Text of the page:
Top Democrats, seeking to tarnish Texas Gov. George W. Bush's reputation as a "compassionate conservative," are trumpeting the charge that Bush is heedless of hunger in his home state.
Joe Andrew, chairman of the Democratic National Committee, came to a breakfast of reporters yesterday armed with a clipping from last Saturday's Fort Worth Star-Telegram in which Bush challenged a recent U.S. Department of Agriculture report that 5 percent of Texas households reported suffering from hunger in surveys taken between 1996 and 1998--the second-worst state percentage after Oregon.
The paper quoted Bush as saying he had seen the report but wondered "Where? . . . You'd think the governor would have heard if there are pockets of hunger in Texas."
Andrew charged that Bush's response "goes to the question of character. How could he simply deny there are hungry children in his state?"
Later, the DNC put out further information saying that the national survey, begun when Bush's father was president, had found a similar situation in 1997, two years after Bush became governor. At that time, Texas ranked 47th among the states in incidences of hunger.
Mindy Tucker, the Bush campaign's press secretary, noted that the same Star-Telegram article that the Democrats cited also included quotes from Bush saying, "I want to know the facts. No children are going to go hungry in this state. I would like for the Department of Agriculture to show us who, where are they, and we'll respond."
Tucker also said that in the last session of the legislature, Bush signed a $2 million appropriation for a nutrition education and outreach program, targeted specifically at low-income people. And she noted the governor's support for expanding tax deductions for gifts to faith-based organizations, many of which run their own feeding programs.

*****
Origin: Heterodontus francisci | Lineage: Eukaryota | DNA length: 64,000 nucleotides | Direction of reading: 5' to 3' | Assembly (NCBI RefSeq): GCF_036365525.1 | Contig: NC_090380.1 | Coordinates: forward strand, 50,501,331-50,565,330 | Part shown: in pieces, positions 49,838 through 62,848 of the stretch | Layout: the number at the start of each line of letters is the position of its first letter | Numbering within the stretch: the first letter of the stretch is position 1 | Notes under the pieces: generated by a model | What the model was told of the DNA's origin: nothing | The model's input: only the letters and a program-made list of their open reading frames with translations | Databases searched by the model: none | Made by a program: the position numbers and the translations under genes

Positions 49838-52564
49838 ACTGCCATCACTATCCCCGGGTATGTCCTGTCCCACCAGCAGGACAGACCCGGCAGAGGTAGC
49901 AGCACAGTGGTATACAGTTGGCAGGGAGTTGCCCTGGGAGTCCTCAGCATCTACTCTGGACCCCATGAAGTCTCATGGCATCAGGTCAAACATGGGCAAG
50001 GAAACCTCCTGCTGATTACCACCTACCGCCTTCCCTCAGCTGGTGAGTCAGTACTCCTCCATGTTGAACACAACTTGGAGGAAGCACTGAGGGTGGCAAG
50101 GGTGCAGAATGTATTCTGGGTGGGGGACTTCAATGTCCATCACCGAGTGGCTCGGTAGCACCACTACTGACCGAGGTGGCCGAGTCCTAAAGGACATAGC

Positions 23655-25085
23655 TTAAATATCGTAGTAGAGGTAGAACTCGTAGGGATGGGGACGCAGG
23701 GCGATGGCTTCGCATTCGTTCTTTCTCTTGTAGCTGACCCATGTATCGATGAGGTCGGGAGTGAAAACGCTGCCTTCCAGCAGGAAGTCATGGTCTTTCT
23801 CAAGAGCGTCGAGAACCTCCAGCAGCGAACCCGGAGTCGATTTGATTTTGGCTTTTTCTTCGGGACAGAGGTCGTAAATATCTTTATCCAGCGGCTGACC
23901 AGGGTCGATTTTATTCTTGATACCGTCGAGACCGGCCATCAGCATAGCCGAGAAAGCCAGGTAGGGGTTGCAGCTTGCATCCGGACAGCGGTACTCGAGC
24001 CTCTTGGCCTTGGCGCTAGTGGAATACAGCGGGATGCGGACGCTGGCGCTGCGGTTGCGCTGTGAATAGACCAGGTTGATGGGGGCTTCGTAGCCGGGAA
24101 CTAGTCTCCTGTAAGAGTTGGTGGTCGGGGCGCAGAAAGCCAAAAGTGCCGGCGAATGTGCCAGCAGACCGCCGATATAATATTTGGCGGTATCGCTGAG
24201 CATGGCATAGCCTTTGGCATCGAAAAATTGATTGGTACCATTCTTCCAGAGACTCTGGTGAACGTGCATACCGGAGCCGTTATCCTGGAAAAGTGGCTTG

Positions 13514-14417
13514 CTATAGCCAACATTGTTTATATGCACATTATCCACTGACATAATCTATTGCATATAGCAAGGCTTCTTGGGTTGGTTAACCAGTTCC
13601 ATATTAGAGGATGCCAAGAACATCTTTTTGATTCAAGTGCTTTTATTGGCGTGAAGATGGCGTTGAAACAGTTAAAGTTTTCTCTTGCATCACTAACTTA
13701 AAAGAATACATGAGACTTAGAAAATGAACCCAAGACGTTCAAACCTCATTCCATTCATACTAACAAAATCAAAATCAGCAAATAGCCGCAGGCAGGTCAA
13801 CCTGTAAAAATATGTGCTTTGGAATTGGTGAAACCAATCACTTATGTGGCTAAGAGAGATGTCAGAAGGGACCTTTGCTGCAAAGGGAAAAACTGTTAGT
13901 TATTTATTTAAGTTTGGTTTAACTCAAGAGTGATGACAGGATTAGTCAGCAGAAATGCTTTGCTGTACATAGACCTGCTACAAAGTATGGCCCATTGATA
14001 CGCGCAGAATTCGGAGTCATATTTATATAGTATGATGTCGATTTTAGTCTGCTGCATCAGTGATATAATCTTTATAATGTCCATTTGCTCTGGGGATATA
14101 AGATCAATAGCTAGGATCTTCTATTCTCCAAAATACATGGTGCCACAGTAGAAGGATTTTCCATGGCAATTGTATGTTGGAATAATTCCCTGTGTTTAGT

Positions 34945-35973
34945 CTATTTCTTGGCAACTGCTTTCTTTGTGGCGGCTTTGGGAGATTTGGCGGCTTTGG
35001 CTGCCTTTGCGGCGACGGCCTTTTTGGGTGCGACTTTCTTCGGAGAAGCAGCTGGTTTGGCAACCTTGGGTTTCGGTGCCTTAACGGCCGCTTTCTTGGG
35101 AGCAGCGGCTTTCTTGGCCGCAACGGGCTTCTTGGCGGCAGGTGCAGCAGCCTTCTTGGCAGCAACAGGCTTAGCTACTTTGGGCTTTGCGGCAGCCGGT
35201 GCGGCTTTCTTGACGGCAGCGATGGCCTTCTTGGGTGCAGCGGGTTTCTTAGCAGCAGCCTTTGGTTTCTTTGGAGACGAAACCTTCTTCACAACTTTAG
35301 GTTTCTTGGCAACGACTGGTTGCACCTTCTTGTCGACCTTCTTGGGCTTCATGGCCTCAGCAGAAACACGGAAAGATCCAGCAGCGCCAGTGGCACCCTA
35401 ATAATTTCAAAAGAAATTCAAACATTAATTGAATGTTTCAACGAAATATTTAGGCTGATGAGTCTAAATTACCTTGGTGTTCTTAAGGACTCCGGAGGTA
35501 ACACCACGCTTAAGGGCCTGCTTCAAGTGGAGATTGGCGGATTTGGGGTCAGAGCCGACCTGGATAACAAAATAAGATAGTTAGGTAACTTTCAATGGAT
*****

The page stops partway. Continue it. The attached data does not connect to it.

A Break for 'Good' Teachers
Continuing his effort to branch off his signature issue of campaign finance, Sen. John McCain is polishing a presidential campaign proposal he has for improving education--tax breaks for good teachers.
Aides are putting together a $1 billion plan to give the nation's best teachers a 25 percent credit on their federal income taxes, leaving a little more in their paychecks. As many as 1 million teachers would benefit, with savings of $1,000 on an income of $35,000, the average salary of teachers in public and private schools. Other details, including which tax loopholes would be closed to make up for the lost revenue, are due in mid-January.
"We want to reward excellence among the best teachers and encourage other teachers to reach toward that standard of excellence," said Dan Schnur, communications director for the McCain campaign.
To make it work, each state would have to create a new system for evaluating every teacher, a personnel matter now handled by local school districts. Schnur said teachers would have to pass a written test of knowledge in the subject they teach and also meet a state standard based on the achievement of their students. States might see the new responsibilities as a heavy burden, but McCain thinks it's one worth them carrying.
"The most important thing for us is to encourage states to put in a system of testing accountability for teachers, so we can reward the best ones," Schnur says.
An aide to George W. Bush said the plan had an unflattering resemblance to President Clinton's unsuccessful move to restrict college tuition tax credits to students with good grades. States would have to give results of the teacher evaluations to the IRS to prevent any teacher from claiming an excellent rating and the credit. "People need to be careful before handing out breaks . . . that create big roles for the IRS," the aide suggested.
Staff writer Kenneth J. Cooper contributed to this report.